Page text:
Last night. Singapore, drinks with Brits. Talking about the British referendum vote. And then trying to change the subject when it became clear we were on different sides. Then a swerve into Sri Lanka by a commodities trader.
“I’ve been to Sri Lanka a few time, on business. I tell you what. They have one coal fired plant but they are harder to deal with than the whole of India. It is so corrupt. Whats his name: the guy who was voted out. Rajapaksa, and his brothers. They built a plant in that place on the east coast. Puttalam? Yes, thats it. Ridiculous place to put a power station. Its on the Indian Ocean side and because of the monsoon, boats can only reach it half the year. And its very tidal, and coal can’t be delivered there directly.
Theres another one being built soon, in Trincomalee. Its better as at least its a deep water port. But honestly, the corruption when I was there, was dreadful.”
It’s the 25th anniversary of Tiananmen Square. In a few months it will be the 25th anniversary of the fall of the Berlin wall.
Cities are defined by their past. History is written in stones and in parks and in unfilled spaces.
I’m glad to be living in a city that let the wall fall down, and allows itself to be bolted and plated with plaques and memorials. Berlin is full of ghosts and wrongs and memories. But it is also alive and dancing.
British poet James Fenton wrote this about Tianenmen in 1989, shortly after troops opened fire on their own people. It made me think of Jaffna. But then, most things do.
Is broad and clean
And you can’t tell
Where the dead have been
And you can’t tell
What happened then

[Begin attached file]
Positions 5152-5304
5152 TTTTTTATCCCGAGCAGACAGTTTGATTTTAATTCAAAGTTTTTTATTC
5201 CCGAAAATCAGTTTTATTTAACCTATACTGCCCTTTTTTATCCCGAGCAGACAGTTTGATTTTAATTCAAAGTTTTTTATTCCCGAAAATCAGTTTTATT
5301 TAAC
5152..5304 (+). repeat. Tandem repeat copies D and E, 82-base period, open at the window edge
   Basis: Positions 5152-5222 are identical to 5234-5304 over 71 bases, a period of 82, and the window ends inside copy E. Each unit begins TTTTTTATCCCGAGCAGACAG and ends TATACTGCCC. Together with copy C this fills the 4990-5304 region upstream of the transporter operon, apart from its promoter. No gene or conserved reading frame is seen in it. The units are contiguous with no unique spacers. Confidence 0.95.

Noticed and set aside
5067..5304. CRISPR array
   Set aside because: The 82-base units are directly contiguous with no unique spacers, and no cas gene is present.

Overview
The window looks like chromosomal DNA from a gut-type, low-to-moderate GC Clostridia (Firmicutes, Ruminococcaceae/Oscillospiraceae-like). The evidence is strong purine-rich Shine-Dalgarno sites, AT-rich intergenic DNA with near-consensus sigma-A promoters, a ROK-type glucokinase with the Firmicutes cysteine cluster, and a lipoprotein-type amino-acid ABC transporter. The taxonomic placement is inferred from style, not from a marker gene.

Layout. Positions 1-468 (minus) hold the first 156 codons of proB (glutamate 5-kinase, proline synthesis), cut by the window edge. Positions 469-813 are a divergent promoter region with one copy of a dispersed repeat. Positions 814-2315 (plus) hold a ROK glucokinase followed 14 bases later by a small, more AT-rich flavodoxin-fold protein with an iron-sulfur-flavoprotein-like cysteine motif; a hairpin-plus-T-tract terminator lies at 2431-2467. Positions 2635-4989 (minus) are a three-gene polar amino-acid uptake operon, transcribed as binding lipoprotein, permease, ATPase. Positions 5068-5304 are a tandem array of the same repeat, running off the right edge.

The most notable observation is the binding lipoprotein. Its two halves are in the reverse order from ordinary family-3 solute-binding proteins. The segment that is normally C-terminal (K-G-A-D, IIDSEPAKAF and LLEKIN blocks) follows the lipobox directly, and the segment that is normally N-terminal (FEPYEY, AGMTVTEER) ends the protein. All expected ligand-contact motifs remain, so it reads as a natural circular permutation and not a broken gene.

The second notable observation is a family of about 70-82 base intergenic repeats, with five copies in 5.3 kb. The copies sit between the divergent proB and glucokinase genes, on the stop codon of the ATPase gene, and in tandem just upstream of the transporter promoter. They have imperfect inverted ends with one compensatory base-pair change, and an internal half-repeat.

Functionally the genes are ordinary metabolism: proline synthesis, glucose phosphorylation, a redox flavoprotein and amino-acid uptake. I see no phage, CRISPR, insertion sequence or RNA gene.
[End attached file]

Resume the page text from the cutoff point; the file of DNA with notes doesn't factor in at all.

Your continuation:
And you can’t speak
You must not speak.
You must not think.
You must not dip
Your brush in ink.
You must not say
What happened then,
What happened there.
What happened there
The cruel men
Are old and deaf
Ready to kill
But short of breath
And they will die
Like other men
And they’ll lie in state
In Tiananmen. - They lie in state.
They lie in style.
Thrown on the pile,
Thrown on the pile
By the cruel men
To cleanse the blood
Truth is a secret.
Keep it dark.
Keep it dark.
In our heart of hearts.
Keep it dark
Till you know when
Truth may return
Is broad and clean
And you can’t tell
Where the dead have been
And you can’t tell
When they’ll come again.
They’ll come again
There are the lonely figures tiny and staid, staring out of a frozen landscape. The Museum of Asian Art in Berlin, a cemented, rambling space deep in the still suburbs in the west of the city had a temporary exhibition on early photographs of Ceylon. I was feeling a little lost one grey Sunday in November, nervous about the winter drawing down, and, cheered by the use of the word Ceylon, as opposed to Sri Lanka, I heaved my reluctant children out there with the promise of soup and cake in the café afterwards. I wanted, I don’ t know, a glimpse of something familiar. The red earth, the heavy warm promise of rain in gentle skies.